Graduation from OSUT came and went, and I go across Ft Benning to check into Airborne School.  When I went from living in an open platoon bay to a two-man room, I thought I died and went to heaven.  As I unpack and stow my gear, this little guy pokes his head in and says he must be my roommate.  I recognize him from one of the platoons in my OSUT company and say hi.  We chat for a bit, then I get a chance to notice his name-tape on his BDU's.  You guessed it, it said "FRY".  Suddenly it all came to me, and I start to laugh.

He asks me what's so funny, and I ask him if was a CAP cadet, and he replies with a "Yes".  I also ask him if he was a Blue Beret, and he responds this time with a very guarded "Yes".  When I tell him who I am and from where I know him, he just about died laughing.  For the three weeks of Airborne School, we were inseparable.  We even had our berets and other CAP stuff sent to us from home.   We walked around talking our own CAP/Blue Beret language.  I know everyone thought we were nuts.  Even guys I had just spent 13 weeks with across the post thought I had gone bonkers.  "Why makes this guy so special?"  "What is this whole 'Blue Beret' thing?" 

It just goes to show how strong the Blue Beret brotherhood can be.

Richard Rezac

By: Pete Turecek (Blue Beret '86 & '87)

For a quick anecdote from 1986:  "You Rang?"

Cadre always used to harass the hell out of us--generally in a good natured way with nicknames for all of us (from God-only-knows-where, the first sergeant came up with "Ricecake" for me--luckily, he was the only one to use it!).  One guy in our flight, Joe Silas, had the misfortune of being extremely tall and stood out like a sore thumb at formations.  The cadre took to calling him "Lurch" after the Adams family.  Every time they called him Lurch, he had to say "You rang?"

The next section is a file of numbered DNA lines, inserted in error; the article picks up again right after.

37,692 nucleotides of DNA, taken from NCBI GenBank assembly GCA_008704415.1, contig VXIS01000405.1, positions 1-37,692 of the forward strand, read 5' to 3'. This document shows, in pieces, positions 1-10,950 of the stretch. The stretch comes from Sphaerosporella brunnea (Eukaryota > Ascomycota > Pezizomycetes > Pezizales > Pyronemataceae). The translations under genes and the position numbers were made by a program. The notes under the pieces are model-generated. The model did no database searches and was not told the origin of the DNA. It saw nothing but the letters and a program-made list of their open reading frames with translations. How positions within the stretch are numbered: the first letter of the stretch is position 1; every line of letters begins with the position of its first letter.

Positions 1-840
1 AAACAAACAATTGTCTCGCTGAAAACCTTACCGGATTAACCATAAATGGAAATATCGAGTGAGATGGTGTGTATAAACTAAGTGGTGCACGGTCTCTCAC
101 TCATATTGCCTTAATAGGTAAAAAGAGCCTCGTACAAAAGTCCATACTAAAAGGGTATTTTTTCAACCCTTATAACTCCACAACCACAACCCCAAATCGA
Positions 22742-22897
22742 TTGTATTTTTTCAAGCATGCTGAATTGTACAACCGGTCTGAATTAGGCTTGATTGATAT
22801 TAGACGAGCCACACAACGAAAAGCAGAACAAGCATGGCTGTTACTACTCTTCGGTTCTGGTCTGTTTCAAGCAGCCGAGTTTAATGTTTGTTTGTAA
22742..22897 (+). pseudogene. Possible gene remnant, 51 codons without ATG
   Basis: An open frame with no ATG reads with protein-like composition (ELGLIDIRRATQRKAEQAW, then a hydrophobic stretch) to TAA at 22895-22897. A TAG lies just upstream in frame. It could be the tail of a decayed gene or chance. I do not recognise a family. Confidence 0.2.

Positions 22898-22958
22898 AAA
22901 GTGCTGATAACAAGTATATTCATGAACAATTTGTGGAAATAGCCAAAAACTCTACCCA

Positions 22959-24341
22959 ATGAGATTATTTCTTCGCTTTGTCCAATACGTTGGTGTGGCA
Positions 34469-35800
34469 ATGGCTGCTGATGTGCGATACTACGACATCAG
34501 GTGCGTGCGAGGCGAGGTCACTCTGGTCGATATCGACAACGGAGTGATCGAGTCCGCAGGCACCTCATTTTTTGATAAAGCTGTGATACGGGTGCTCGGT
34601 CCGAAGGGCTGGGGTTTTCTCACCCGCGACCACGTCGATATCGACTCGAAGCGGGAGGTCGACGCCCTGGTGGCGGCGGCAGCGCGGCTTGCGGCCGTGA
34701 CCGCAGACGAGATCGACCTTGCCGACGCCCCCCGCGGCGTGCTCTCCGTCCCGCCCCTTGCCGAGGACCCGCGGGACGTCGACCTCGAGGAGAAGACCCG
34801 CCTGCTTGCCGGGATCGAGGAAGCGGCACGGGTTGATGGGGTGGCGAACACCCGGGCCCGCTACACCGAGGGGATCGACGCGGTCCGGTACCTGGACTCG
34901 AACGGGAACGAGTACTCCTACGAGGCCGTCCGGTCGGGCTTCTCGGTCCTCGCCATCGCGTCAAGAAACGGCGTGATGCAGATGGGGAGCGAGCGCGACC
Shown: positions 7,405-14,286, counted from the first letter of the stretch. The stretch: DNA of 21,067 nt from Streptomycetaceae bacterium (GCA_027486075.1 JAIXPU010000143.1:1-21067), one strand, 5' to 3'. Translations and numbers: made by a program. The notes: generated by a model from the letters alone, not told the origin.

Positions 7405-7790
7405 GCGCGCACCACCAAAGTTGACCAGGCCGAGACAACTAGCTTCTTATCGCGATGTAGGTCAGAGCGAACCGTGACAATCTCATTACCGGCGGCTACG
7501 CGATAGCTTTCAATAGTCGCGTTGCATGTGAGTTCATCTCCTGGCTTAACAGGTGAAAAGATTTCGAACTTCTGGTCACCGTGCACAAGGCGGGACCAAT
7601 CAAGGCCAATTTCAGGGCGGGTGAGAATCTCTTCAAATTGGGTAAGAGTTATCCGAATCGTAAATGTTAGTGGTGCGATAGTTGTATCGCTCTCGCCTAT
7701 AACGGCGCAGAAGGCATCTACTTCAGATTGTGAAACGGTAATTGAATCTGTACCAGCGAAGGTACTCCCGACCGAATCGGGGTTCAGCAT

However, one of the missions of the cadre was to impart on us, and one of the key lessons we were to take home with us, was teamwork.  To that end, we talked amongst ourselves and came up with a plan to show our solidarity for our teammate.

That afternoon, (I think we were preparing to go out to flight line duty) one of our Squadron's cadre (I think it was Michael Eames, our Squadron CC?) yelled out "Lurch!"  Silas made his customary bellow of "You rang?"  But then the entire flight, without moving, all snapped our fingers twice, just like in the opening song of The Adams Family.

The look of shock on the cadre's face terrified us.  We didn't know if we had just committed candidate suicide.  The cadre scurried away, leaving us to start sweating profusely (which was never hard to do in Oshkosh in late July)!

Within thirty seconds, Eames was back, now with a cadet command staff member (Jason Corrado, 1st Sgt?)  We did it again.

Then they brought over the big guns--Adam Corrado and Ken Hawthorn (Ken was the Cadet Commander).  We did it again.

We had the entire cadet cadre rolling on the ground laughing so hard they had difficulty getting up.  I think they even made us do it at evening mess formation in front of everyone.

But we sure gained a lot of respect from the cadre after that--we had done exactly what they wanted by pulling together as a team.



By Chris Yaroch

Like many other C.A.P. activities, Blue Beret has its fair share of little traditions, songs, and rituals that are passed down year after year. This humor is usually derived from enduring hardships in the military environment. One most notable for Blue Beret is the "Great God Ortem".

This Beret tradition was started in 1985, during noon chow, involving one of the most unlikely things... the porta-johns. After a long morning working the flightline, some cadet candidates gathered for chow and were swapping stories of the days events. The subject turned to the rather putrid porta-johns that were ever present at EAA Oshkosh. One creative cadet started saying "Ortem, Ortem...". This was fairly reminiscent of "Redrum" or murder backwards from a popular horror flick. You see, the porta-johns were owned by Metro, Inc. (see photo gallery), hence "Ortem". This slowly evolved into something big. Ortem wanted daily sacrifices from the candidates. He also accepted ponchos, flashlights, wallets, MasterCard’s... but not Visa. The sewer truck sucked a Visa card flat against the intake, stopping up the hose. Maybe Ortem's credit was maxed with Visa? But the legend grew. In 1987, Metro changed the name of the porta-johns to Portalet, thus creating the subgod "Telatrop". To this very day, candidates still make daily sacrifices to Telatrop.